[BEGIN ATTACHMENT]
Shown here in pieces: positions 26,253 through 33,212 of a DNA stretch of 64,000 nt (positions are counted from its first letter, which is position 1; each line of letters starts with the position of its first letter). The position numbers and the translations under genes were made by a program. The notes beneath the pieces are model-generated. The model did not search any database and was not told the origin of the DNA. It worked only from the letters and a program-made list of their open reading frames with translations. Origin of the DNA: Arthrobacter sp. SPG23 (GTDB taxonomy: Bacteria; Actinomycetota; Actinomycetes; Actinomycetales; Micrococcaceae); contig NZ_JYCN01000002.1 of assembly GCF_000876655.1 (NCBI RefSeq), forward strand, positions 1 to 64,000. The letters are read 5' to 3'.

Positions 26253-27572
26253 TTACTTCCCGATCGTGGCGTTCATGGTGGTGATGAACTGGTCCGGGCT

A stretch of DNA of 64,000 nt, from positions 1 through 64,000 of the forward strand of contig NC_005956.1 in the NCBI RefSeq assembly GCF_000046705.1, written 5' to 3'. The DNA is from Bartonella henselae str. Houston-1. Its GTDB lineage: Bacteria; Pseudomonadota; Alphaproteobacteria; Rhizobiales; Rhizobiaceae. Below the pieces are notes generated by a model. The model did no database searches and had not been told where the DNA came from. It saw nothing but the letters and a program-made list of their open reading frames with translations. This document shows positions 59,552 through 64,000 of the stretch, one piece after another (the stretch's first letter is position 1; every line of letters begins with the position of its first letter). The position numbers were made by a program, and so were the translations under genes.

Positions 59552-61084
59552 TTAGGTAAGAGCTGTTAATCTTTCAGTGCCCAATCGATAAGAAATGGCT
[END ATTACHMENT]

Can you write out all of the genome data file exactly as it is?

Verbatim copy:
Shown here in pieces: positions 26,253 through 33,212 of a DNA stretch of 64,000 nt (positions are counted from its first letter, which is position 1; each line of letters starts with the position of its first letter). The position numbers and the translations under genes were made by a program. The notes beneath the pieces are model-generated. The model did not search any database and was not told the origin of the DNA. It worked only from the letters and a program-made list of their open reading frames with translations. Origin of the DNA: Arthrobacter sp. SPG23 (GTDB taxonomy: Bacteria; Actinomycetota; Actinomycetes; Actinomycetales; Micrococcaceae); contig NZ_JYCN01000002.1 of assembly GCF_000876655.1 (NCBI RefSeq), forward strand, positions 1 to 64,000. The letters are read 5' to 3'.

Positions 26253-27572
26253 TTACTTCCCGATCGTGGCGTTCATGGTGGTGATGAACTGGTCCGGGCT

A stretch of DNA of 64,000 nt, from positions 1 through 64,000 of the forward strand of contig NC_005956.1 in the NCBI RefSeq assembly GCF_000046705.1, written 5' to 3'. The DNA is from Bartonella henselae str. Houston-1. Its GTDB lineage: Bacteria; Pseudomonadota; Alphaproteobacteria; Rhizobiales; Rhizobiaceae. Below the pieces are notes generated by a model. The model did no database searches and had not been told where the DNA came from. It saw nothing but the letters and a program-made list of their open reading frames with translations. This document shows positions 59,552 through 64,000 of the stretch, one piece after another (the stretch's first letter is position 1; every line of letters begins with the position of its first letter). The position numbers were made by a program, and so were the translations under genes.

Positions 59552-61084
59552 TTAGGTAAGAGCTGTTAATCTTTCAGTGCCCAATCGATAAGAAATGGCT